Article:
I wish it distinctly understood that my buffing wheel herein described and illustrated and the method of and machine for making the same, described and illustrated, are in the form in which I desire to use and construct it and that changes or variations may be made as may be convenient or desirable without departing from the salient features of my invention and I therefore intend the following claims to cover such modifications as naturally fall within the lines of invention.
l. A bufiing wheel composed of sectors of fabric, each sector consisting of two or more layers of fabric cut in the form of a sector, the radii of some of the sectors being shorter than the radii of the other sectors, the several layers of fabric being fastened together to form a single sector, the sectors thus formed assembled about a common center and extending from one radial side of the wheel to the other radial side; so that each sec- 5 tor passes through the wheel from one side to the other, the said.built up sectors being fastened together by any convenient fastening.
2. A buffing wheel composed of sectors of fabric, each sector consisting of two or more layers 10 of fabric cut in the form of a sector, the radii of some of the sectors being shorter than the radii of the other sectors, the several layers of fabric being fastened together to form a single built up sector, the sectors thus formed overlapping each 15 other to form a complete circle, each built up sector extending without fold from one radial side of the wheel to the other, the sectors being fastened together with rows of sewing. I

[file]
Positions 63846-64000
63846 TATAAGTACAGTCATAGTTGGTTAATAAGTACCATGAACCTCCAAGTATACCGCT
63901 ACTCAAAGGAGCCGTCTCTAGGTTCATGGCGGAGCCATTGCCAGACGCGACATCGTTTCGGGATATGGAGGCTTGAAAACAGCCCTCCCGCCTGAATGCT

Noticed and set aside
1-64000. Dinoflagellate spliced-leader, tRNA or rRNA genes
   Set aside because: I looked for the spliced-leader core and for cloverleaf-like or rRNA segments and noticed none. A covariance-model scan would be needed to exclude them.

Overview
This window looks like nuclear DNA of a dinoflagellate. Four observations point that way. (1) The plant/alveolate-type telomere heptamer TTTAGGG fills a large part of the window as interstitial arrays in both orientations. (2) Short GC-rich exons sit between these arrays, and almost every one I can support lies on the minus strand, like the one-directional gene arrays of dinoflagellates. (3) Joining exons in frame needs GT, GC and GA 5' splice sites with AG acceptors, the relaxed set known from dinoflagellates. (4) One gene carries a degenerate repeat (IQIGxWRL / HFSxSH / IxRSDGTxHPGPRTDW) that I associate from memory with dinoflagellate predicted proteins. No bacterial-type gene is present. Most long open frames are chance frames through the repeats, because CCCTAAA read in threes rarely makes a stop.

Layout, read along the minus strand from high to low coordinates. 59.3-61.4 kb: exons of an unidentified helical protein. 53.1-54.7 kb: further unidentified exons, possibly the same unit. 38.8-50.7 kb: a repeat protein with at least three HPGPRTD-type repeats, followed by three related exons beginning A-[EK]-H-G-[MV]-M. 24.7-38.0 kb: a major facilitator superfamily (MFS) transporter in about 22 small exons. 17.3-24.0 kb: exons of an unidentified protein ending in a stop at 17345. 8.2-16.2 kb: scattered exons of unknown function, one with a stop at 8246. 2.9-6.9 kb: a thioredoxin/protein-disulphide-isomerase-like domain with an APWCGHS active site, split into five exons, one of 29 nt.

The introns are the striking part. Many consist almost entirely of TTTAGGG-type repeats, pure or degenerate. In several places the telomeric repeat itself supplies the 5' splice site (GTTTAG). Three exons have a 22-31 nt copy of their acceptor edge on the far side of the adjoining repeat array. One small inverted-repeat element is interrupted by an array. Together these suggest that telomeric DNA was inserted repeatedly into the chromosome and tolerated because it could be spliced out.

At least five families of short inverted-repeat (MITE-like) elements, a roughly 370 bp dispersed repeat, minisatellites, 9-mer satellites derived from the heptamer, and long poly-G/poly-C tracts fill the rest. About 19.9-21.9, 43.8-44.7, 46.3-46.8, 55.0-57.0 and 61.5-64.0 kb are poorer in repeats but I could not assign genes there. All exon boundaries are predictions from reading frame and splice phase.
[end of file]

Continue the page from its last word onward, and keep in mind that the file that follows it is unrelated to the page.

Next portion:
3. A method of constructing buffing wheels by 20 consecutively assembling a plurality of sectors of fabric, the vertex of the sectors coinciding with the axis of the wheel, rotating the sectors about an axis corresponding with the vertex of the assembled sectors after the deposition of each sec'- 25 tor a sufficient number of degrees to give each sector a predetermined overlap on the next preceding sector until the assembled sectors have been rotated through half a circle to form half of a buffing wheel and combining the half buff- 30 ing wheel so formed with a similar half buifing wheel in such manner that the leading edge of each half wheel is above and covering the trailing edge of the other half wheel.
4. A buffing wheel composed of sectors of fab- 35 ric assembled about a common center, each sector extending without fold from one radial side of the wheel to the other producing uniform thickness of the wheel throughout.
5. A bufiing wheel comprising a plurality of 40 sectors of circles of suitable fabric, the diameter of said circles being equal to the diameter of the wheel, said sectors assembled without fold in a single complete circle around the center of the wheel, each sector overlapping the one preceding 45 it, the final sectors in the circle being laid underneath the first sectors whereby a clearpassage from one radial side of the wheel to the other is formed, between each pair of adjacent sectors.
6. The device of claim 5 in which each ply of 50 fabric in the wheel is at an angle to the plane perpendicular to the axis of the wheel.
7. A buffing wheel comprising a plurality of fabric sections assembled about a common center and extending without folding from one radial sideof the wheel to the other radial side, said sections being fastened together adjacent the central portion so that upon rotation in either direction air channels are formed between the 0 sections.
ROBERT 'I'HURS'I'ON KENT.